Design and characterization of a neutralized-transport experiment for heavy-ion fusion Page: 1 of 68
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Design and Characterization of a Neutralized-Transport
Experiment for Heavy-Ion Fusion
E. Henestroza, S. Eylon, P. K. Roy, S. S. Yu,
A. Anders, F. M. Bieniosek, W. G. Greenway, B. G. Logan,
R. A. MacGill, D. B. Shuman, D. L. Vanecek, and W. L. Waldron, LBNL
W. M. Sharp and T. L. Houck, LLNL
R. C. Davidson, P. C. Efthimion, E. P. Gilson, and A. B. Sefkow PPPL
D. R. Welch and D. V. Rose, MRC
C. L. Olson, SNL
In heavy-ion inertial-confinement fusion systems, intense beams of ions must be
transported from the exit of the final focus magnet system through the fusion chamber to
hit millimeter-sized spots on the target. Effective plasma neutralization of intense ion
beams in this final transport is essential for a heavy-ion fusion power plant to be
economically competitive. The physics of neutralized drift has been studied extensively
with particle-in-cell simulations. To provide quantitative comparisons of theoretical
predictions with experiment, the Virtual National Laboratory for Heavy Ion Fusion has
completed the construction and has begun experimentation with the Neutralized
Transport Experiment (NTX). The experiment consists of three main sections, each with
its own physics issues. The injector is designed to generate a very high-brightness,
space-charge-dominated potassium beam while still allowing variable perveance by a
beam aperturing technique. The magnetic-focusing section, consisting of four pulsed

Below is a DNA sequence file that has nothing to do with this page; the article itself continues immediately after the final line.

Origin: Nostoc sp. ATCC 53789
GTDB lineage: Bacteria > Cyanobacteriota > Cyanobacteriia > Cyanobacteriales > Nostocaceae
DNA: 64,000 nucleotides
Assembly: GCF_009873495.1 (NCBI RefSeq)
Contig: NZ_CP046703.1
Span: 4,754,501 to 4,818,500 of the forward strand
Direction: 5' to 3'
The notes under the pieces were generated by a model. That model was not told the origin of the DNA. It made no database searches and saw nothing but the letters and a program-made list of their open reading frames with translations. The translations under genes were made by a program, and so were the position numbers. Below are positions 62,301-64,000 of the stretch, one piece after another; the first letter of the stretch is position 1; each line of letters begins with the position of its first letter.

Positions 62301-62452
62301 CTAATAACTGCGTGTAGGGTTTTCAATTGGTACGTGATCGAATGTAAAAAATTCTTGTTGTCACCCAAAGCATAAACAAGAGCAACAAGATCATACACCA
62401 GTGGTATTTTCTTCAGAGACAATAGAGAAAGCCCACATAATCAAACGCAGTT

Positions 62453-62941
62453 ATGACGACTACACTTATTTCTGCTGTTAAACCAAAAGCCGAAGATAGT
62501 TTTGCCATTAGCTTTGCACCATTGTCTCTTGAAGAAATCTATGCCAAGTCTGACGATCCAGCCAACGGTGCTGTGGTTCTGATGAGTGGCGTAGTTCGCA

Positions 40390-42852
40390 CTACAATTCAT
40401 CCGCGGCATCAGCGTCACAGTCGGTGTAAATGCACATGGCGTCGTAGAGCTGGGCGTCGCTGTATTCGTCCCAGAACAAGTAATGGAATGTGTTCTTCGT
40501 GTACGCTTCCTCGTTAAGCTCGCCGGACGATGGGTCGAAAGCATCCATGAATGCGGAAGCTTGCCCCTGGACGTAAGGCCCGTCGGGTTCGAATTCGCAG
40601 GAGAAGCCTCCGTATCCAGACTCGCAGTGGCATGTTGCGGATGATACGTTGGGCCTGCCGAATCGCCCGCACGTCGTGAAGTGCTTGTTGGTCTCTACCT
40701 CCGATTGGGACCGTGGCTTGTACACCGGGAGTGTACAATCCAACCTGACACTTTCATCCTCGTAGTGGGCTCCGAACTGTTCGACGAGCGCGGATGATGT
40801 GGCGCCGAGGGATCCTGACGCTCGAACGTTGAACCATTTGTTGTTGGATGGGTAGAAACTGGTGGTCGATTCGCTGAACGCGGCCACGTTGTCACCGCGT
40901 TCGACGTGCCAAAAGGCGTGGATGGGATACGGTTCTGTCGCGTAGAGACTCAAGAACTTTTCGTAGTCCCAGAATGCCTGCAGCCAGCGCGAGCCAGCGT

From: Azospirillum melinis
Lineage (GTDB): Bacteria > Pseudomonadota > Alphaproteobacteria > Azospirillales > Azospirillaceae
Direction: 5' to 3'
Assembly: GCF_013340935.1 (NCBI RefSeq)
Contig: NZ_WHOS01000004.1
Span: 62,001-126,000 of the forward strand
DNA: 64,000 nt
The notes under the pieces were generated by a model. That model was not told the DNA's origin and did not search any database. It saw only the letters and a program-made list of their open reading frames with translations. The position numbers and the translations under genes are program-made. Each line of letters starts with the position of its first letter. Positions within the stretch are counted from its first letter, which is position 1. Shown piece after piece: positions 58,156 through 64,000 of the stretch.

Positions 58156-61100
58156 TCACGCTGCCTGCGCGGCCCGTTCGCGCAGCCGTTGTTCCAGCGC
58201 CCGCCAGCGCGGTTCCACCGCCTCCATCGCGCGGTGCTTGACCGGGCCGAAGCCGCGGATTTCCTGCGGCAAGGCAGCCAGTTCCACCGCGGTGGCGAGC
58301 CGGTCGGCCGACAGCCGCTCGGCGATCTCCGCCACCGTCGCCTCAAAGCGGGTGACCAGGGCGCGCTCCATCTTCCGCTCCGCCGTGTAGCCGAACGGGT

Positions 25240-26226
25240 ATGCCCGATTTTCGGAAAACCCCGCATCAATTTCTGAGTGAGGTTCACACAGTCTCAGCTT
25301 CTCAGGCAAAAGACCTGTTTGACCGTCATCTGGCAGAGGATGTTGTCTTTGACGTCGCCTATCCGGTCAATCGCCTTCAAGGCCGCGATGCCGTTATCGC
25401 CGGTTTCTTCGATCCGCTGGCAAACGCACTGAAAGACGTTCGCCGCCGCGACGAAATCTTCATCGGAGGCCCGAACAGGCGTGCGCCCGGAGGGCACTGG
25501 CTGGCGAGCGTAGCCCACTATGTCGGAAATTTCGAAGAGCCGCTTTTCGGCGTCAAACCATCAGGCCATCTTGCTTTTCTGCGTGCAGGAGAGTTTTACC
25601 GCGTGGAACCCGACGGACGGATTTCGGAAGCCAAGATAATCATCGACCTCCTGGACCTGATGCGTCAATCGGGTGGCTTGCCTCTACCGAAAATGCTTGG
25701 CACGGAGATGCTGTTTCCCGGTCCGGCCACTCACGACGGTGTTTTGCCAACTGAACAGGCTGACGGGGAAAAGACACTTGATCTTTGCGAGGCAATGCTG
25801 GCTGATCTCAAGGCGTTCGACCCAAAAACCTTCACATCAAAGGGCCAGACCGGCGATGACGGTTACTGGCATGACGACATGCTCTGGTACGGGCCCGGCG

magnetic quadrupoles, permits the study of beam tuning, as well as the effects of phase
space dilution due to higher-order nonlinear fields. In the final section, the converging
ion beam exiting the magnetic section is transported through a drift region with plasma
sources for beam neutralization, and the final spot size is measured under various
conditions of neutralization. In this paper, we discuss the design and characterization of
the three sections in detail and present initial results from the experiment.
The final transport section in a heavy-ion inertial-confinement fusion system poses major
challenges. After exiting the final-focus magnet system, intense beams of ions with a
current totaling tens of kiloamperes must drift without further external focusing to the
center of a target chamber, a distance of about 6 m in recent conceptual designs . To
obtain adequate target gain, these beams must all hit millimeter-sized spots on the ends of
the cylindrical fusion target.
From the very early days of heavy-ion fusion (HIF), final focusing has been a subject of
intense study [2, 3, 4], with perhaps the most comprehensive study being that of
HIBALL-II . These studies assumed that the chamber could have a sufficiently high
vacuum that beam ions would experience no forces other than their collective space
charge during the final transport to the target. In this final drift section, the beam space
charge acts to enlarge the focal spot, so the beam species, current, and energy in early
studies were chosen to make the space-charge blowup manageable. For example, Olson
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Henestroza, E.; Eylon, S.; Roy, P.K.; Yu, S.S.; Anders, A.; Bieniosek, F.M. et al. Design and characterization of a neutralized-transport experiment for heavy-ion fusion, article, March 14, 2004; Berkeley, California. (https://digital.library.unt.edu/ark:/67531/metadc787004/m1/1/: accessed April 23, 2019), University of North Texas Libraries, Digital Library, https://digital.library.unt.edu; crediting UNT Libraries Government Documents Department.